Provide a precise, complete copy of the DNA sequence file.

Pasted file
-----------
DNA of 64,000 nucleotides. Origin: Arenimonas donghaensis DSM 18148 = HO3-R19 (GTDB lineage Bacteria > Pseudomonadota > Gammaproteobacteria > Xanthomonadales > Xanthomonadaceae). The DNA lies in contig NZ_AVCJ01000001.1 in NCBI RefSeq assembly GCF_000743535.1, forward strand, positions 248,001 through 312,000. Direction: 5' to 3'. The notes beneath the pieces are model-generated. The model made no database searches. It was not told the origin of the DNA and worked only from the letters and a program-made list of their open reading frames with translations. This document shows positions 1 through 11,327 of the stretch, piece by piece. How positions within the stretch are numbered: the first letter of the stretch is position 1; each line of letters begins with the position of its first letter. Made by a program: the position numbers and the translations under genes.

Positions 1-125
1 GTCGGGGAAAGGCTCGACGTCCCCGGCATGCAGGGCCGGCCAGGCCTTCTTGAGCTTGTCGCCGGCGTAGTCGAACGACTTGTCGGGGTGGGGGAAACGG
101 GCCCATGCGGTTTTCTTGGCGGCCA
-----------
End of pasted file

DNA of 64,000 nucleotides. Origin: Arenimonas donghaensis DSM 18148 = HO3-R19 (GTDB lineage Bacteria > Pseudomonadota > Gammaproteobacteria > Xanthomonadales > Xanthomonadaceae). The DNA lies in contig NZ_AVCJ01000001.1 in NCBI RefSeq assembly GCF_000743535.1, forward strand, positions 248,001 through 312,000. Direction: 5' to 3'. The notes beneath the pieces are model-generated. The model made no database searches. It was not told the origin of the DNA and worked only from the letters and a program-made list of their open reading frames with translations. This document shows positions 1 through 11,327 of the stretch, piece by piece. How positions within the stretch are numbered: the first letter of the stretch is position 1; each line of letters begins with the position of its first letter. Made by a program: the position numbers and the translations under genes.

Positions 1-125
1 GTCGGGGAAAGGCTCGACGTCCCCGGCATGCAGGGCCGGCCAGGCCTTCTTGAGCTTGTCGCCGGCGTAGTCGAACGACTTGTCGGGGTGGGGGAAACGG
101 GCCCATGCGGTTTTCTTGGCGGCCA